And like I've said several times now...the bible has no contemporary support. Show me how I'm wrong in this, or it doesn't matter how many times you say "Barth...Pannenberg...Pannenberg....Barth...Barth." I don't care about appeal to authority. Do you even understand what they're saying? If so, then let's have it. Their ideas should stand on their own merits if they're worth the paper they're printed on.
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#58mikmalotPosted 5/1/2013 8:29:16 PM
Appeal to authority is only a problem when the authority is not qualified to make claims on the matter. Eminent theologians are qualified to make claims about theology.

I'll deal with the rest tomorrow.
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#59mrplainswalkerPosted 5/1/2013 8:35:37 PM
mikmalot posted...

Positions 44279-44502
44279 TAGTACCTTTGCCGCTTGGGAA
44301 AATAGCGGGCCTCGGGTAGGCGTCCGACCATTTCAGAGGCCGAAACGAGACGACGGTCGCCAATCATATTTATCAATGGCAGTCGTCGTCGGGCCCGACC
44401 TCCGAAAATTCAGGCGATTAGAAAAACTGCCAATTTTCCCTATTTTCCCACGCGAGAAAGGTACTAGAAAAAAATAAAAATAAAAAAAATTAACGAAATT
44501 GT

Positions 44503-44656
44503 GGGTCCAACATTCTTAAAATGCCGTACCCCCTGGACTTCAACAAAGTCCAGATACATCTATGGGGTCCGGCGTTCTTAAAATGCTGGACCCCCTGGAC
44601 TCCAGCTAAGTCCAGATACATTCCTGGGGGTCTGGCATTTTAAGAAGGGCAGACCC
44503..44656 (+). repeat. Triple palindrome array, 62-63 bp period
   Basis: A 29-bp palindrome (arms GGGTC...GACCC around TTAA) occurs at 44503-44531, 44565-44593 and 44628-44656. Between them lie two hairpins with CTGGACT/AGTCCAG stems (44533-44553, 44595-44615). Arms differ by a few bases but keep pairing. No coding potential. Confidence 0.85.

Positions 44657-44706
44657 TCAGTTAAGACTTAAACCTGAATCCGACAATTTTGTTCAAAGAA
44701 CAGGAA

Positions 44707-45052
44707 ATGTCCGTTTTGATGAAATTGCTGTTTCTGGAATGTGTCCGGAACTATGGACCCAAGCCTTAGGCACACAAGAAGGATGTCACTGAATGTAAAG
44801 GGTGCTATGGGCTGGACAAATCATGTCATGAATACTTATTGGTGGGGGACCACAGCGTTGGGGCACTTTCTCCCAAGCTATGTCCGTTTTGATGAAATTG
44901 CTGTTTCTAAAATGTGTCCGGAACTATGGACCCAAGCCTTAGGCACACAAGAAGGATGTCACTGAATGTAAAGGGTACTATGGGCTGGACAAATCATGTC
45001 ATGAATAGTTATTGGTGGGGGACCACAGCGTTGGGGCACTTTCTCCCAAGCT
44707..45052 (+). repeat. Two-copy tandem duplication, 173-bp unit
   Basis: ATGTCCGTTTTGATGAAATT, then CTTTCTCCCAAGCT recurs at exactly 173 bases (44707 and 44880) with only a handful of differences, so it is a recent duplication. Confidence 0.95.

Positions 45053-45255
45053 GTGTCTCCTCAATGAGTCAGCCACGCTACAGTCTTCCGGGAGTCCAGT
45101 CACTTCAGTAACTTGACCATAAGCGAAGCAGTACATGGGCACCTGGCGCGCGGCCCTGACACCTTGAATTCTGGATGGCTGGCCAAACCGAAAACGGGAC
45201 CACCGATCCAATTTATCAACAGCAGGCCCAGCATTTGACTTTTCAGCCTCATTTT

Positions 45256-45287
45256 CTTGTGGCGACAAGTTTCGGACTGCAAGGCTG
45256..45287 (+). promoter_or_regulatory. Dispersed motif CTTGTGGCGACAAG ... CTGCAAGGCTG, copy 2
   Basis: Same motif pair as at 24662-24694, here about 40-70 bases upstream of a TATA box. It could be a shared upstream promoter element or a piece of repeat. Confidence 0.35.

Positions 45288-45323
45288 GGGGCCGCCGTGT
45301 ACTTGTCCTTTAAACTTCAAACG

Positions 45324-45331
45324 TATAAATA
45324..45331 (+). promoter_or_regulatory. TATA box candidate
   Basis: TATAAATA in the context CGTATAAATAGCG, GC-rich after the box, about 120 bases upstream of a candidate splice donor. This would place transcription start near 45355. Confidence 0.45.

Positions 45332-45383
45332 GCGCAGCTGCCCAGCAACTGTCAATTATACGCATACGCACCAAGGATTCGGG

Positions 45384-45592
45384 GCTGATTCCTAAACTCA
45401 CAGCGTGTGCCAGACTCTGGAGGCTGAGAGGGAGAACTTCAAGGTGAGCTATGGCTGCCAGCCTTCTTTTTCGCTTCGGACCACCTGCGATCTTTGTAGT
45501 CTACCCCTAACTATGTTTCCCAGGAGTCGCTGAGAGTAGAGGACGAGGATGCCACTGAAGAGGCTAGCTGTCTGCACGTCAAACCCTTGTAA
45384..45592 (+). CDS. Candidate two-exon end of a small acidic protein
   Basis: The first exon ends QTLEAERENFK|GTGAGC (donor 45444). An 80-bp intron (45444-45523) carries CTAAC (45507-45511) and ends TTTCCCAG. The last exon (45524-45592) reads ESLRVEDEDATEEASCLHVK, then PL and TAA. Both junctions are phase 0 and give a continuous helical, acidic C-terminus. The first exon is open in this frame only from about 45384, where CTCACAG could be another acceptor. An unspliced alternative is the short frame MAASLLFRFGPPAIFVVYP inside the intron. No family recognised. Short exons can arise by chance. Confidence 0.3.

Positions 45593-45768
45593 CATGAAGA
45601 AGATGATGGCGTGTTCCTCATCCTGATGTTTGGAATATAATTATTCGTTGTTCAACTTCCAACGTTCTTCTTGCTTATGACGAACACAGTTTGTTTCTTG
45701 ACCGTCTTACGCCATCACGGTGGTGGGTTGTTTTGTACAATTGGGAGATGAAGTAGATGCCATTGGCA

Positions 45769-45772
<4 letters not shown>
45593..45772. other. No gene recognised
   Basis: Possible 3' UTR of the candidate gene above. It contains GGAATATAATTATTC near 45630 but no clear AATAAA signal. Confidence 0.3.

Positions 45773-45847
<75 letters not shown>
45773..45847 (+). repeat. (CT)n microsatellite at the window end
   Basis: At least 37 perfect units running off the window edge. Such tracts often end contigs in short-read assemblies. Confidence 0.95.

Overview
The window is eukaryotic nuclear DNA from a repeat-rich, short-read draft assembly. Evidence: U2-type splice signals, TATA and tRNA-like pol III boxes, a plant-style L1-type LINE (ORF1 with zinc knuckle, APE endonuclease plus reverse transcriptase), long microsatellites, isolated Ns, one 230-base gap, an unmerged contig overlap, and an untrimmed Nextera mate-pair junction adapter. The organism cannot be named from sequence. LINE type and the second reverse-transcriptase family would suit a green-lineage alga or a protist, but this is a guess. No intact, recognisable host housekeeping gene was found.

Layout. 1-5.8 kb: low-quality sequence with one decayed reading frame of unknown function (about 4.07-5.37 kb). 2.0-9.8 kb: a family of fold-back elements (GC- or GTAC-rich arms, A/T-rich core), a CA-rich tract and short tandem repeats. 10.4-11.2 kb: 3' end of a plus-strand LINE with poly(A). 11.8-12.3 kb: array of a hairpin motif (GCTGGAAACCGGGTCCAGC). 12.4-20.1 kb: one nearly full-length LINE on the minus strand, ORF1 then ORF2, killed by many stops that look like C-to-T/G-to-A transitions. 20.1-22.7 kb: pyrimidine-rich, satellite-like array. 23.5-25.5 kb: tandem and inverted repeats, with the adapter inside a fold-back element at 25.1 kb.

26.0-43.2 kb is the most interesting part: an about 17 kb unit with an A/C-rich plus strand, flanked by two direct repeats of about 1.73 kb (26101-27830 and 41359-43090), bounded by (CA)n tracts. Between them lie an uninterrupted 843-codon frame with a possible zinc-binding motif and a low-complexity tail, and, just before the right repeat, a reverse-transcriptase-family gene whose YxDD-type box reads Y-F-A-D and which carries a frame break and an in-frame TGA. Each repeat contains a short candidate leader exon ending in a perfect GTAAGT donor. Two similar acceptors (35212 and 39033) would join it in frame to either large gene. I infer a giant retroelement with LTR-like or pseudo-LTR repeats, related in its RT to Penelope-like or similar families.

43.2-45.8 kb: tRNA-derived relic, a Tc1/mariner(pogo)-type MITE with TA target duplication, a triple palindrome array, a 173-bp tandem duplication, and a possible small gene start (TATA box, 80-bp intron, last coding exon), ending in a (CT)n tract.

Appeal to authority is only a problem when the authority is not qualified to make claims on the matter. Eminent theologians are qualified to make claims about theology.

I'll deal with the rest tomorrow.


I'm not saying they aren't qualified to make claims. I'm saying that you are appealing to authority by simply saying "Barth believes in X and he's a GENIUS. Therefore X is correct."

If somebody asked me why the theory of evolution is the best model we have for the diversity of life, my response wouldn't be, "Well, Francis Collins believes it and that's good enough for me!!"